I wrote what I wrote in response to all those feminists who, during the Full Frontal Feminism blow up, kept insisting over and over again that if “WOC” want book deals, they should “go get it them themselves.” That publishers weren’t skimming through the blogosphere looking for just anybody who’s a good writer. That you had to work for a book deal—you had to fight for it, show a little initiative, stop complaining, just do it. JUST. DO. IT.
As if there were no such thing as racism—as if there was no such thing as racism that is alive and well and present in the most cellular of spaces. As if simply opening a proposal and viewing the odd name at the top of the proposal doesn’t influence how the person reading that name will understand the rest of the proposal.
I wrote what I wrote to all those people, to all those feminists, who insist that short of refusing publication (and what good is that?) there is little to nothing feminists can do to stand in solidarity with other feminists who are not as privileged as they are.
I wrote what I wrote to say that there either is a feminist movement or there isn’t—and if feminists can’t even be called on to point to the work that other feminists are doing—if simply pointing to a whole sphere of pro-immigration bloggers (because, to be clear, I stated pro-immigration bloggers and men and women bloggers of color NOT brownfemipower) who have been blogging incessantly about this is too much work for feminism—well, then there’s no fucking feminist movement.
That if dabbling into and getting to know an actual community working in a certain way is too much work for feminism, then there is no fucking feminist movement.
That is what I said.
What I did NOT say:
I never said that I own the idea that gendered violence is the way to understand immigration.
I never said that I want credit for coming up with the idea that gendered violence is the way to understand immigration.
I never said that I came up with the idea myself.
I never said that it’s important to recognize that I had the idea first. I don’t give a shit who came up with the idea first—even if it WAS me. I don’t give a shit who thought of what first. I don’t fucking want credit for anything outside of existing. (For those who care, what I really said: There’s a lot of women of color (and men of color!) who have talked about immigration. There’s a lot of women of color and men of color who have examined how sexualized violence has been the foremost result of the “strengthening” of borders. There’s been a lot of us who have insisted for a long time now that immigration is a feminist issue, goddamn it, get your head out of your ass.
I even wrote a whole speech about it (link not available–BUT for those who DID see the speech, do you happen to recall that long list of LINKED work at the beginning of the speech?).
Which is why it was startling to read a recent article about how sexualized violence against immigrant women is directly linked to using dehumanizing terminology like “illegal alien” without one attribute to any blogger of color, male or female, in the entire essay. There is even an earnest declaration about how paperwork is the true problem of immigration (bureaucracy of paperwork anybody?) coupled with a declaration that immigration is a feminist issue.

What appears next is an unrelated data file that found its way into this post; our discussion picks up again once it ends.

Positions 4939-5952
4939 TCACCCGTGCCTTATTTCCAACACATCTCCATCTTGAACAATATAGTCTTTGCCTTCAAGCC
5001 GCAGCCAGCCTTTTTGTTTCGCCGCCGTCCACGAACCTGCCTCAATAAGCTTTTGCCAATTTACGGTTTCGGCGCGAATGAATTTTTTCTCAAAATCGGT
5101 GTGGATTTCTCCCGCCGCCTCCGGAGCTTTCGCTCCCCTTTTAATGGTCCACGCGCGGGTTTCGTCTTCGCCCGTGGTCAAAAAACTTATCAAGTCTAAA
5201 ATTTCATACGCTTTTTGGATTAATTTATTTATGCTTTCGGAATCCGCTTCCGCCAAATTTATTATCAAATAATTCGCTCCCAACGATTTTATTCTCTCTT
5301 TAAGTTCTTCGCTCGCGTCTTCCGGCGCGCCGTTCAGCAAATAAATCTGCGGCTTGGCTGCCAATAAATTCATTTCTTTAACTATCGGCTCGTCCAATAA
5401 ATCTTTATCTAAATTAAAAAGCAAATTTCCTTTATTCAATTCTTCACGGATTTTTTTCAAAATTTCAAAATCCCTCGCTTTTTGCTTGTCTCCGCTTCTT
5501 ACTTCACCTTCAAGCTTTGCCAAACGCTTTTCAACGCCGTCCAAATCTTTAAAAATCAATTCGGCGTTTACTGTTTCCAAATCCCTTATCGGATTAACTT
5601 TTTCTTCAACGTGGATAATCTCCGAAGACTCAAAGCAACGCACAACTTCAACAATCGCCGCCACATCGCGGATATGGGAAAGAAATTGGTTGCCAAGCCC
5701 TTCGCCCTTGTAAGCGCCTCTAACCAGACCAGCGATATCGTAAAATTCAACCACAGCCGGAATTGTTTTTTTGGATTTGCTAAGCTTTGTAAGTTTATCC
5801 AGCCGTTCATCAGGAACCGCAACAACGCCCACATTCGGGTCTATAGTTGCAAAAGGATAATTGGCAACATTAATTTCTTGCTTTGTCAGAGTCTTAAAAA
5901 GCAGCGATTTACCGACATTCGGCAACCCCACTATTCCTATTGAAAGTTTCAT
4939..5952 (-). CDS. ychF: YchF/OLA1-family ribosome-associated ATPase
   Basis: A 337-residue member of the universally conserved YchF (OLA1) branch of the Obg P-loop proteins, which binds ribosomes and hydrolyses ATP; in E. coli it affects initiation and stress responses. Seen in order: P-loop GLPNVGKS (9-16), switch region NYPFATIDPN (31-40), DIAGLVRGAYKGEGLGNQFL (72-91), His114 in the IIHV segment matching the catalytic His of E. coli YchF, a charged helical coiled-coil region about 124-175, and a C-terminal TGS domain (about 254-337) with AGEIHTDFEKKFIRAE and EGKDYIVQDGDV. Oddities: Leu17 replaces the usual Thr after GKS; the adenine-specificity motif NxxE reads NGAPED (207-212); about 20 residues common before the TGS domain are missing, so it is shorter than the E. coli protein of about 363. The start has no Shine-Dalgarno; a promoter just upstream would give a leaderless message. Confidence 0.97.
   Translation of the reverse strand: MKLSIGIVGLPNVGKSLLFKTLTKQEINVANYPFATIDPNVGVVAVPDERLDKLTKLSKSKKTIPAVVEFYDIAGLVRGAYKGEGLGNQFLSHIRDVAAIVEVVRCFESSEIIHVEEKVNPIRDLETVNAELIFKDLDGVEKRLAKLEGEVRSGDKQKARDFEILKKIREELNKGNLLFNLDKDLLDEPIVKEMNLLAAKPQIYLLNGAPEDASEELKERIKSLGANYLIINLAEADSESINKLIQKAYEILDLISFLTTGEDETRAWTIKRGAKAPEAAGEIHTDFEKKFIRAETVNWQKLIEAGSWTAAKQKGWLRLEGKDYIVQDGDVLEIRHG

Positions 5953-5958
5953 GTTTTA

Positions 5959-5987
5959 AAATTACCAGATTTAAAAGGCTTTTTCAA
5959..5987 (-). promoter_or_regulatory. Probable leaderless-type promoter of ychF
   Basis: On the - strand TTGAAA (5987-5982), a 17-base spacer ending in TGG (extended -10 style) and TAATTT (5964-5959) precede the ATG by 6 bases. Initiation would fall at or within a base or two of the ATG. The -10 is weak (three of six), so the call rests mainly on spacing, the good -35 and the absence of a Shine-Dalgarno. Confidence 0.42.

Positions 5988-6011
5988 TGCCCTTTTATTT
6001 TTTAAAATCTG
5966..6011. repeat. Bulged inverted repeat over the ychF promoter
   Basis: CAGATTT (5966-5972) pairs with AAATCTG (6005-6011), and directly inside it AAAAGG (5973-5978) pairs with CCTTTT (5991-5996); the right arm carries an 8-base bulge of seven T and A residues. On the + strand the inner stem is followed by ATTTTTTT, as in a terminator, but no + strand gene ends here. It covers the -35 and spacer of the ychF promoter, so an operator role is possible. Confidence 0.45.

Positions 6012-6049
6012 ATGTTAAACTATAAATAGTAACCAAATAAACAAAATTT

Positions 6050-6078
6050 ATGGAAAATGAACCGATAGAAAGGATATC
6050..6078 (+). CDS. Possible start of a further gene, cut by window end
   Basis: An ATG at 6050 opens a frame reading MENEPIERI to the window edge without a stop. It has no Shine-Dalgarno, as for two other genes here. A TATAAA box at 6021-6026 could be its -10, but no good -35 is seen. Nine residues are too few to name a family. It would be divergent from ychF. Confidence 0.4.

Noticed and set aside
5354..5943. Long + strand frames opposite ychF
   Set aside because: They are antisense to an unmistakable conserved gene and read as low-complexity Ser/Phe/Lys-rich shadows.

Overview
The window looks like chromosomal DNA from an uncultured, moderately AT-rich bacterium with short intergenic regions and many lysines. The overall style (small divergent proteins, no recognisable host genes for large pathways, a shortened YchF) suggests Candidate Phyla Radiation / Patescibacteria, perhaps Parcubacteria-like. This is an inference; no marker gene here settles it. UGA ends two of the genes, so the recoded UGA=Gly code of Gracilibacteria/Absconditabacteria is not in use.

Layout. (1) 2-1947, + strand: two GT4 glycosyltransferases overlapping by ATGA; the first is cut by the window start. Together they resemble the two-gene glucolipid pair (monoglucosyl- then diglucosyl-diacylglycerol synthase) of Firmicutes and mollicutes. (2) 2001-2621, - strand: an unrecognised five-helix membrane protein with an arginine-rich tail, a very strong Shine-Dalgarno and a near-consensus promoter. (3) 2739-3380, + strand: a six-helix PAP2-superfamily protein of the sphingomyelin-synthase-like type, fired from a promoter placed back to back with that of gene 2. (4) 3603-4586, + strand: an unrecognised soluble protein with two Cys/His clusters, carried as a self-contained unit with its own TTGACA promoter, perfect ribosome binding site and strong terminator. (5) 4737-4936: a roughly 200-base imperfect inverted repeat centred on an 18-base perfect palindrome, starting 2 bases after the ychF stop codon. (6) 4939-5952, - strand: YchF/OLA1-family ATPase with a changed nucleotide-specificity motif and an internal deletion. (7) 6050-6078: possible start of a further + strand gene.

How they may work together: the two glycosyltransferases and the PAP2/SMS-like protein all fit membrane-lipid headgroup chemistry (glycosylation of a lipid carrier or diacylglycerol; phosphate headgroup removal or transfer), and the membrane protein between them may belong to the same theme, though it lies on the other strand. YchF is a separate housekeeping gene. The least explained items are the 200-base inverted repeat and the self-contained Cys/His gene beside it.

I do not accept that the author of this article made a mistake in not publishing any links to the work already being done by pro-immigration bloggers, nor do I accept that the author came up with these ideas all on her own.)
I did not name X because although I was pissed off, I did not want a discussion about “what is stopping feminists from coming together as feminists” (aka movement making) to be turned into “bfp hates X and bfp is ugly and fat and bfp is jealous and bfp should shut up and get her own fucking book deal and bfp is trying to patent the fucking idea that hyper militarization of borders=sexualized violence against women.”
This was NEVER ABOUT FUCKING BROWNFEMIPOWER except in the sense that I BELONG to immigrant communities and I BELONG to pro-immigration blogger community and I BELONG to the women of color community and I THOUGHT I belonged to a feminist community.
This was about women of color constantly being written out of feminism, being written out of our own communities BY feminism—then being beaten up by feminists with JUST DO IT, JUST DO IT, JUST FUCKING DO IT YOU LAZY SPICS.
(I want to pause here to note three things: 1. Do you realize how fucked up it is that for some reason it is “wrong” for a woman of color to want the same advantages that white women get for doing the same work? 2. Do you realize how much it sucks (worst thing possible) that I have written about media justice for two fucking years and there is STILL a whole group of assholes who claim to have been regular readers and can somehow manage to say with a straight face that I want to “own” ideas and/or steal ideas from others? and 3. Do you realize how much it sucks (worst thing possible) that even when I do my best to state my anger WITH THE FULL RECOGNITION that what I am saying may hurt somebody and thus ACTIVELY work to PROTECT that person while still expressing my anger–I am STILL berated for being angry, mean, judgemental, too harsh–and furthermore–I should EXPECT the attacks that I get? Do you recognize the problems with telling a woman of color that she can not even show anger at *anonymous*?)